• Tailoring knowledge to specific use cases

  • Customizing knowledge based on user profiles

  • Connecting customers to a community of like-minded individuals with shared interests

Properly packaging a knowledge product involves a seamless transition to the product, encompassing:

  • Usability

  • Design

  • Switching capabilities

  • Surveys

  • Community engagement

  • Regular updates

  • Support services

  • Customer service

  • Responsibility considerations

  • Accessibility features

Pricing the product and generating profit can be achieved through various models, whether direct (such as payment for a purchase or subscription), semi-indirect (e.g., receiving advertising rewards) or entirely indirect (e.g., enhancing the value of other products or improving the overall brand image).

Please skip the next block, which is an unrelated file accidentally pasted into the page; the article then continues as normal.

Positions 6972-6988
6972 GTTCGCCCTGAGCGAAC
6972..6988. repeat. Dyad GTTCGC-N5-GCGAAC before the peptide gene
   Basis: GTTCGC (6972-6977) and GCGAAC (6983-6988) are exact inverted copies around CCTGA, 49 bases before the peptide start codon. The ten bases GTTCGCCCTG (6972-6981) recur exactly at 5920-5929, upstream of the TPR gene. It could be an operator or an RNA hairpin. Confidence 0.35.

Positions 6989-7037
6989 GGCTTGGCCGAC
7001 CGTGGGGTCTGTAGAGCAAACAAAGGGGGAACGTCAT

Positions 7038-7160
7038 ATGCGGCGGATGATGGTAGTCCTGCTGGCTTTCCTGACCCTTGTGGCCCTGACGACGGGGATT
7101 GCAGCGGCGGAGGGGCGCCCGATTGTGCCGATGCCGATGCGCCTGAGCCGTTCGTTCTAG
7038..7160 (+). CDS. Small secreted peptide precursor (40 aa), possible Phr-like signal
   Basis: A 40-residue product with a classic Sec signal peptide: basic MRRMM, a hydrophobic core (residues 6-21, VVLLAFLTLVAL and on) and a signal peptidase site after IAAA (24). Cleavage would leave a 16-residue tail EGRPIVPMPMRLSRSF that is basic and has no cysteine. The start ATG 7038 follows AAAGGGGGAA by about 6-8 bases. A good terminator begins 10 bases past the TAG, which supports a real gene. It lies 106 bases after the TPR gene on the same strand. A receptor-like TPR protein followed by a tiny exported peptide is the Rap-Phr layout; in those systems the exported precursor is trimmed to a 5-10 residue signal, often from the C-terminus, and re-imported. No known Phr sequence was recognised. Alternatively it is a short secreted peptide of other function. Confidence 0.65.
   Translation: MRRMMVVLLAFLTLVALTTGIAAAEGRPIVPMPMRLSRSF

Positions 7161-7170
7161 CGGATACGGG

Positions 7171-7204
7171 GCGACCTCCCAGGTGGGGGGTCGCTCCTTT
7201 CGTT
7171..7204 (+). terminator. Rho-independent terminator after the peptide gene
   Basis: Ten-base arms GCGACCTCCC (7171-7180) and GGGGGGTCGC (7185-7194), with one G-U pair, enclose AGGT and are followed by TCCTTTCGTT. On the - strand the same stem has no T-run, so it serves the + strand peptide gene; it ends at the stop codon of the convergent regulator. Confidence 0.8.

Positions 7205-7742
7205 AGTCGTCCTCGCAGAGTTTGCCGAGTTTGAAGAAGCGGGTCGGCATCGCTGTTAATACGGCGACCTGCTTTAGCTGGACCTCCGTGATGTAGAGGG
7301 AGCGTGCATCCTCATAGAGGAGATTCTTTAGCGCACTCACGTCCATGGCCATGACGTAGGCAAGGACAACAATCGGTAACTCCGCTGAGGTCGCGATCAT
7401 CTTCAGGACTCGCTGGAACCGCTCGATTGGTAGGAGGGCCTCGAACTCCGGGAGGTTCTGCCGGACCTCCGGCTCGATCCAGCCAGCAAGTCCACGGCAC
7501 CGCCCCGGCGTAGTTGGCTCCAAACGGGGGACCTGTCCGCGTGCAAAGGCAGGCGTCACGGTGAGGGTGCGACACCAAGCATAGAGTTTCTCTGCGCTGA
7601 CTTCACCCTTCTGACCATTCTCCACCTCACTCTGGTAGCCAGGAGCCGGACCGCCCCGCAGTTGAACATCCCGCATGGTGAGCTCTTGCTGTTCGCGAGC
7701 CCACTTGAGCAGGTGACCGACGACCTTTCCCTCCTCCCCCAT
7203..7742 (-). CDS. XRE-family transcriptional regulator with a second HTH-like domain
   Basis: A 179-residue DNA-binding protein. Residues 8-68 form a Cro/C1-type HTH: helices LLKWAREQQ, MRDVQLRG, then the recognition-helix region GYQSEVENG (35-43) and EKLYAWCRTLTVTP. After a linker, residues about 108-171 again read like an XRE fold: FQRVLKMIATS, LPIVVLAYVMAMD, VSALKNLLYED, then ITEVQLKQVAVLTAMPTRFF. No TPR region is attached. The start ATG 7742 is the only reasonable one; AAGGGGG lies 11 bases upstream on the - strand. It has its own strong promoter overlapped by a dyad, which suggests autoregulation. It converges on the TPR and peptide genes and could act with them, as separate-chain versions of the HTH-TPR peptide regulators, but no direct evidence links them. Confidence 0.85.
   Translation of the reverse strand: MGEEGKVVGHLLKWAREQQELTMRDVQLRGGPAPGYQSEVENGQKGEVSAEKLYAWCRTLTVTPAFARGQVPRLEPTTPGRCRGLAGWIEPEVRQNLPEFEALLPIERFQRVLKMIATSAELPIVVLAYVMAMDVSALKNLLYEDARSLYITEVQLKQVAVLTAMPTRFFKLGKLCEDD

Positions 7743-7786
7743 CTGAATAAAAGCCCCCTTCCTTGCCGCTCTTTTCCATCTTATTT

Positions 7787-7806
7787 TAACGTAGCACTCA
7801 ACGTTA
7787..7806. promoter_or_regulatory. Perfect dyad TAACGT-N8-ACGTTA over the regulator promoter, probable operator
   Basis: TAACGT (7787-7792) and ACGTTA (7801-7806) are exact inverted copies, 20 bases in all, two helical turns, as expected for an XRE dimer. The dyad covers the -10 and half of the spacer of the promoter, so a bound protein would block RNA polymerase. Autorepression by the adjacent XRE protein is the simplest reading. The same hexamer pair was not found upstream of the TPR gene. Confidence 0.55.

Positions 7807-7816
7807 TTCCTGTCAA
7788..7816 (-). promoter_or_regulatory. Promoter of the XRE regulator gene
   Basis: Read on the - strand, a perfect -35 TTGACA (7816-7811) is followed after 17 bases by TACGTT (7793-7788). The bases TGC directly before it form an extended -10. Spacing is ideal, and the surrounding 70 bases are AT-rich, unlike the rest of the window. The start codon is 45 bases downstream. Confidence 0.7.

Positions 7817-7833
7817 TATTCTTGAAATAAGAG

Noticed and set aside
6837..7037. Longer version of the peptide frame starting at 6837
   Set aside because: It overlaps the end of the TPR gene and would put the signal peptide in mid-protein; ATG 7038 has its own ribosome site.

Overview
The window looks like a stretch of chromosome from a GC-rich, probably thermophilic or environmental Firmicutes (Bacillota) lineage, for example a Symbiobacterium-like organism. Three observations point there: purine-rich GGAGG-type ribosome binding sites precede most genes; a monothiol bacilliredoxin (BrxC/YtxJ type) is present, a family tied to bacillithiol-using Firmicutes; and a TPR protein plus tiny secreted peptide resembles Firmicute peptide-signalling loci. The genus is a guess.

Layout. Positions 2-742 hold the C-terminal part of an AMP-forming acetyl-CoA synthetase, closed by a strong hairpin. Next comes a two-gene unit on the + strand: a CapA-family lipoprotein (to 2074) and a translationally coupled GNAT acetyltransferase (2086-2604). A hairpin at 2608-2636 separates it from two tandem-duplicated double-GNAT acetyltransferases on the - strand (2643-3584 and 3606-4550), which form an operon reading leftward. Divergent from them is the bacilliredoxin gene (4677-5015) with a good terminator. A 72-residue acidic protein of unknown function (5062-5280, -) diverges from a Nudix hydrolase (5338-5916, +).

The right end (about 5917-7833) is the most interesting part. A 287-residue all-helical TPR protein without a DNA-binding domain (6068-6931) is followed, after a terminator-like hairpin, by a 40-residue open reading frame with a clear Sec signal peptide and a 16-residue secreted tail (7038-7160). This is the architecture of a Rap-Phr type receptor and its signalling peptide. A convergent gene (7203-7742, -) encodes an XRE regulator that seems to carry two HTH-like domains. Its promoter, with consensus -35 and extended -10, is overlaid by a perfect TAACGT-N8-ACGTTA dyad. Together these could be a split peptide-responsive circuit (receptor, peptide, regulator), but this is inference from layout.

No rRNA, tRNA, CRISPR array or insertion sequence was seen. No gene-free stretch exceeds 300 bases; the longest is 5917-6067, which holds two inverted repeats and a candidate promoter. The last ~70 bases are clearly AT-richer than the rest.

Market and knowledge trading already exist in various network configurations, which encompass:

  • Trade in intellectual property and patents

  • Agencies for finding work

  • Management consulting

  • Dissemination of research and analyses

  • Proposals for tenders and works for companies

These markets take different forms, either general or dedicated, such as:

  1. Knowledge tenders

  2. Knowledge malls

  3. Expert websites/Q&A exchange

  4. Trade sites for intellectual property

  5. Stock trading sites (providing tips for market conduct)

  6. E-learning trading sites

  7. Closed social networks and knowledge communities.

  8. Job-finding sites or other knowledge services.

  9. Markets exclusive to the world of content and a dedicated group.

To succeed in a knowledge market, several crucial parameters must be considered:

  • Accessibility of the market.

  • A critical mass of sellers/buyers/knowledge.